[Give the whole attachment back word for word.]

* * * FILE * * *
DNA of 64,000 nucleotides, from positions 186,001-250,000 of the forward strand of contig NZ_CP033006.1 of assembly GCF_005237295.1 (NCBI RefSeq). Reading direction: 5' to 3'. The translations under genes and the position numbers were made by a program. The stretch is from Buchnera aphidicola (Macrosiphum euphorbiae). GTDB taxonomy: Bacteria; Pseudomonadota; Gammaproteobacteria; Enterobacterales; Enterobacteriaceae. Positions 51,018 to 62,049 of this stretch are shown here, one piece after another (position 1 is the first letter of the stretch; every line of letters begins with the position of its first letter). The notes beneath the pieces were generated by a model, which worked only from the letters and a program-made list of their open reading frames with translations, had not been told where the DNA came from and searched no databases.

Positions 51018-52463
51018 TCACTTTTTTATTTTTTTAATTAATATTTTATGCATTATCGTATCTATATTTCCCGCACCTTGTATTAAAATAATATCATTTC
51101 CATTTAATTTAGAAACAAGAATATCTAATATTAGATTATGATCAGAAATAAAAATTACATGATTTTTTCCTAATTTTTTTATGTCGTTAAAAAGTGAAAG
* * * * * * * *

DNA of 64,000 nucleotides, from positions 186,001-250,000 of the forward strand of contig NZ_CP033006.1 of assembly GCF_005237295.1 (NCBI RefSeq). Reading direction: 5' to 3'. The translations under genes and the position numbers were made by a program. The stretch is from Buchnera aphidicola (Macrosiphum euphorbiae). GTDB taxonomy: Bacteria; Pseudomonadota; Gammaproteobacteria; Enterobacterales; Enterobacteriaceae. Positions 51,018 to 62,049 of this stretch are shown here, one piece after another (position 1 is the first letter of the stretch; every line of letters begins with the position of its first letter). The notes beneath the pieces were generated by a model, which worked only from the letters and a program-made list of their open reading frames with translations, had not been told where the DNA came from and searched no databases.

Positions 51018-52463
51018 TCACTTTTTTATTTTTTTAATTAATATTTTATGCATTATCGTATCTATATTTCCCGCACCTTGTATTAAAATAATATCATTTC
51101 CATTTAATTTAGAAACAAGAATATCTAATATTAGATTATGATCAGAAATAAAAATTACATGATTTTTTCCTAATTTTTTTATGTCGTTAAAAAGTGAAAG